Delaware Supreme Court: Curtails Use of Books & Records and Confirms Validity of Board-Adopted Forum Selection Bylaws
Here’s news from this Wachtell Lipton memo:
A unanimous Delaware Supreme Court yesterday reaffirmed the ability of Delaware companies to organize corporate litigation in the Delaware courts. United Technologies Corp. v. Treppel, No. 127, 2014 (Del. Dec. 23, 2014) (en banc). The case involved an action to produce corporate books and records under Section 220 of the Delaware General Corporation Law, an increasingly frequent preliminary battleground in derivative litigation. Following a familiar pattern, stockholder plaintiffs demanded access to certain books and records of United Technologies Corporation, allegedly to assist in their consideration of potential derivative litigation. UTC asked that all demanding stockholders agree to restrict use of the materials obtained in the inspection to cases filed only in Delaware, pointing out that litigation had already been filed relating to the same matters in the Delaware courts and that any derivative lawsuit would be governed by Delaware law. Then, further evincing its concern to organize corporate governance litigation in the courts of Delaware, UTC’s board adopted a forum selection bylaw during the pendency of the Section 220 lawsuit.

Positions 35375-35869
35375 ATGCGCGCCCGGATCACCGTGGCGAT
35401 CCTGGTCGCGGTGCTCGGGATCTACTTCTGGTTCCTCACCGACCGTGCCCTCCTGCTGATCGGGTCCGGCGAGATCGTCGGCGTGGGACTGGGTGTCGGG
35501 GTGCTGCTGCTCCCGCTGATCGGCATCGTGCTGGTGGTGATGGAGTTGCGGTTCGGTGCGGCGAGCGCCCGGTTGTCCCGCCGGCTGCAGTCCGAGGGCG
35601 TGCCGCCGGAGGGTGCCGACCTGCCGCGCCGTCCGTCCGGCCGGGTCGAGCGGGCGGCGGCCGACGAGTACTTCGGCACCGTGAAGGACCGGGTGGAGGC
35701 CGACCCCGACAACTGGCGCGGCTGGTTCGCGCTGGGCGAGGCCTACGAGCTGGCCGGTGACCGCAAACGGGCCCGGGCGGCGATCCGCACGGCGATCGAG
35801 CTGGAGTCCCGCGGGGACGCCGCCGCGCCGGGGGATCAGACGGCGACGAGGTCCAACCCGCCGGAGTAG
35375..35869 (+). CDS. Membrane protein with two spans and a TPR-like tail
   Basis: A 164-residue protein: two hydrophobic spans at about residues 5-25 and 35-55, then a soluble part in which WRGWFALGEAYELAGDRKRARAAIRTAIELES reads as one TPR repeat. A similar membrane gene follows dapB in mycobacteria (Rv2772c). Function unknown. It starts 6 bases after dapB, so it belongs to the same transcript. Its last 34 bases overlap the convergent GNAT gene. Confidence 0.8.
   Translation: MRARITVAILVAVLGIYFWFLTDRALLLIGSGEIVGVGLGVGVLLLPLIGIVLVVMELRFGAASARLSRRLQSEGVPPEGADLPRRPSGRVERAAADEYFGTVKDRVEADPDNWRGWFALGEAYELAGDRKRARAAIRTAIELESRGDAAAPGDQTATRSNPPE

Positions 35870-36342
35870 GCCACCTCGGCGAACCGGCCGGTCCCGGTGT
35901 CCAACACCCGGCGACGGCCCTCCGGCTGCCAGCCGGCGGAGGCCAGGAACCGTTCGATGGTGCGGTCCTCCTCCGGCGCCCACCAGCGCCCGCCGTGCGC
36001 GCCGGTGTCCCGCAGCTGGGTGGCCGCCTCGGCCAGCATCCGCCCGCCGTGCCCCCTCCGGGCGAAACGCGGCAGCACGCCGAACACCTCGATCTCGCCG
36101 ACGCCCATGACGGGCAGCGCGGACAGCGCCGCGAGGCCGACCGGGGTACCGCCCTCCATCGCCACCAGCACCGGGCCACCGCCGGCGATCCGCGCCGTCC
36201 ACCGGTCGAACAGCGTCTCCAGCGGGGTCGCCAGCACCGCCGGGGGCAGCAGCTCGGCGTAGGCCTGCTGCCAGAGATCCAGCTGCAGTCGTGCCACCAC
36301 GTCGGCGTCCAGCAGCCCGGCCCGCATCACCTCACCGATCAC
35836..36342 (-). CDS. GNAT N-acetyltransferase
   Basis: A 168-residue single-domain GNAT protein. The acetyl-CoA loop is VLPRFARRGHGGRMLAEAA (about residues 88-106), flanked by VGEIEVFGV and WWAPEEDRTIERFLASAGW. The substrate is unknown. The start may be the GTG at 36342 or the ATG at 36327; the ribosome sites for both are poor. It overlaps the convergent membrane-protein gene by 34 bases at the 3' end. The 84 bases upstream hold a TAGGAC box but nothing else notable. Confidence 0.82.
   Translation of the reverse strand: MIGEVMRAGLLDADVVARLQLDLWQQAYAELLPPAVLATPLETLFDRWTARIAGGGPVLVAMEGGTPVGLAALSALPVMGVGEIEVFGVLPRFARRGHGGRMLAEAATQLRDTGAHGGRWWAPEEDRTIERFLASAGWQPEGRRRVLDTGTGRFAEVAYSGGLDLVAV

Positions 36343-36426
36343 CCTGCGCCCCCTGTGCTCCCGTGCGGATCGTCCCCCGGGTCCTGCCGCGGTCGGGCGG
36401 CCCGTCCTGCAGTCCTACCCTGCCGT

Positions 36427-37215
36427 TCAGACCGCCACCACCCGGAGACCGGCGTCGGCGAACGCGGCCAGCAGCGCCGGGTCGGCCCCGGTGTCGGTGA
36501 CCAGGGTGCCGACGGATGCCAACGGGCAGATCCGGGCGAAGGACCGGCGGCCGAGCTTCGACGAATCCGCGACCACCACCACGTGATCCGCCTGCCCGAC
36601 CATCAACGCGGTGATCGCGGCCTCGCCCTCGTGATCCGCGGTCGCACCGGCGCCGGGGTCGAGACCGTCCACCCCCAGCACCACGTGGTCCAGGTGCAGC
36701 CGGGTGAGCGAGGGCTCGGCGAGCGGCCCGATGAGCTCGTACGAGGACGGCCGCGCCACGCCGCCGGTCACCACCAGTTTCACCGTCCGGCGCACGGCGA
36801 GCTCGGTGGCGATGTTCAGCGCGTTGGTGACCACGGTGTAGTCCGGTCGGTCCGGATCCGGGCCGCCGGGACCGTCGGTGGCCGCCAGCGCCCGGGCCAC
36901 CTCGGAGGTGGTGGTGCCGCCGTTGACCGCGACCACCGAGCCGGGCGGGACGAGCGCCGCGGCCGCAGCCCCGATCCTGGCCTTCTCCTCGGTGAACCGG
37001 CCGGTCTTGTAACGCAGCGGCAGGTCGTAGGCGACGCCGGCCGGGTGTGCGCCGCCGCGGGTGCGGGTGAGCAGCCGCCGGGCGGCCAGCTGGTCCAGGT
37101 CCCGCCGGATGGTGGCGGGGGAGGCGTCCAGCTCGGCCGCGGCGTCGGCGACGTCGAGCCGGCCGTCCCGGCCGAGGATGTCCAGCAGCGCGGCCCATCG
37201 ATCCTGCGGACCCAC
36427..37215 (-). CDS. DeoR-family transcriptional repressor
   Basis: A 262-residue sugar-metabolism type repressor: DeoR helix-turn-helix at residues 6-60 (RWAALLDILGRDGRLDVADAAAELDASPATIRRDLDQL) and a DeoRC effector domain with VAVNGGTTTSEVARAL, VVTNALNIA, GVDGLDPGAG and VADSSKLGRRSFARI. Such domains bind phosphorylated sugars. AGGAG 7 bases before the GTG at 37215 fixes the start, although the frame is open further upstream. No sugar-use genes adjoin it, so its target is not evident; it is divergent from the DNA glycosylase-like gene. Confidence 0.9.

The stockholder plaintiff nevertheless refused to agree to the Delaware forum condition, insisting on his right to use UTC’s books and records to bring litigation in any court. The parties tried the case to the Court of Chancery, which concluded that it lacked the statutory power to enter the order and thus ruled for the plaintiff.
The Supreme Court reversed. Emphasizing that “the stockholder’s inspection right is a ‘qualified’ one,” Chief Justice Strine’s decision held that “the Court of Chancery has wide discretion to shape the breadth and use of inspections under § 220 to protect the legitimate interests of Delaware corporations,” including through use restrictions related to forum. In remanding to the Court of Chancery to exercise this discretion, the Supreme Court instructed that the Vice Chancellor should consider that a corporation has a “legitimate interest in having consistent rulings on related issues of Delaware law, and having those rulings made by the courts of this state,” and a similarly legitimate interest in avoiding undue expense in defending against duplicative derivative lawsuits. The Supreme Court also reaffirmed the power of boards to adopt forum selection bylaws, noting that such bylaws demonstrate a corporation’s interest in rationalizing stockholder litigation, and once more endorsed board-adopted bylaws as valid and enforceable against stockholders who purchased shares before adoption.
The Treppel decision demonstrates again the tools available to Delaware companies to manage litigation relating to the duties of directors. The multijurisdictional stockholder litigation problem extends to derivative as well as merger suits. Forum selection bylaws and the courts’ statutory powers, as invoked and clarified here, are complementary parts of the solution.
– Broc Romanek